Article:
U.S. Homeland Security Secretary, Tom Ridge, says local police and federal security officials are ready for the upcoming Republican National Convention in New York. The city has invested millions of dollars in new emergency vehicles and state-of-the-art surveillance equipment to protect against a possible al-Qaida-led terrorist attack.

Mr. Ridge rang the opening bell at the New York Stock Exchange and visited with top city and state officials to review security preparations for the convention. Afterward, he told reporters that New York City is ready.

"I can tell you that the security plans are strong and comprehensive and as well coordinated as any we have had around any event," he said. "Federal state and local officials are working hard, and they are working together around the clock to ensure that absolutely nothing is left to chance. We are prepared."

Mr. Ridge visited New York earlier this month, shortly after intelligence information indicated a possible al-Qaida plot and led officials to raise the terror threat level around financial buildings in the area. Wednesday, he praised the response of security officials to the last alert, and noted that elaborate plans to protect the Republican National Convention began 18 months ago.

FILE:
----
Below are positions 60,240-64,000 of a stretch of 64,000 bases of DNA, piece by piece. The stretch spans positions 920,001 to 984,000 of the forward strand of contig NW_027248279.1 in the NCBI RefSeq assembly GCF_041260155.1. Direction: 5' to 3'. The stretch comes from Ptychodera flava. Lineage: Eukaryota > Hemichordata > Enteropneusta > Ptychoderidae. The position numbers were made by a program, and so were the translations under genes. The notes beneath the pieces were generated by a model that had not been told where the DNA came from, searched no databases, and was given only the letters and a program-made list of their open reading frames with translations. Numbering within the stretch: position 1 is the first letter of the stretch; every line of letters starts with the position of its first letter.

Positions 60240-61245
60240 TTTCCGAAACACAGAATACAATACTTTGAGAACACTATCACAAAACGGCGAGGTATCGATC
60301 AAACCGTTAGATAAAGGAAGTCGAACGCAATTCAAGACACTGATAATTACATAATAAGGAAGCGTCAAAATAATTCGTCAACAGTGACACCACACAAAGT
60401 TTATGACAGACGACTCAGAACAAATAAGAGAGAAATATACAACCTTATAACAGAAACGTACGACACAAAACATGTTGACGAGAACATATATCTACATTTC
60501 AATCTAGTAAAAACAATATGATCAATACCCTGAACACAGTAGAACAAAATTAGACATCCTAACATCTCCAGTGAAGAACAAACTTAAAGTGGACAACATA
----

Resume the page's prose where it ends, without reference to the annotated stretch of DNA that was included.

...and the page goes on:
"New York tragically is too familiar with the dark destruction of al-Qaida," he added. "And New Yorkers as well as convention participants are resolved to never see that horror in this city or any city again. And they are equally committed and equally resolved to go forward with an event that so deeply reflects our democratic ideals."

Mr. Ridge says air and coast guard patrols will combine with extra street police and high-tech surveillance equipment to protect the city during the high-profile event. Some 5000 Republican delegates will be in town to nominate President Bush for another term, and organizers estimate 250,000 protestors are planning to demonstrate.

New York Governor George Pataki said that's what democracy is about.

"We're going to see the American political process at its best, where people from across the country come here to nominate a candidate for the presidency of this country," said Mr. Pataki. "I've had people, as I've been around the country, say, 'Should I come here the week of the convention?' The answer is, unequivocally, yes."

An estimated $50 million from the Federal government has been spent to bolster security around the city for the convention, which is scheduled to begin August 30.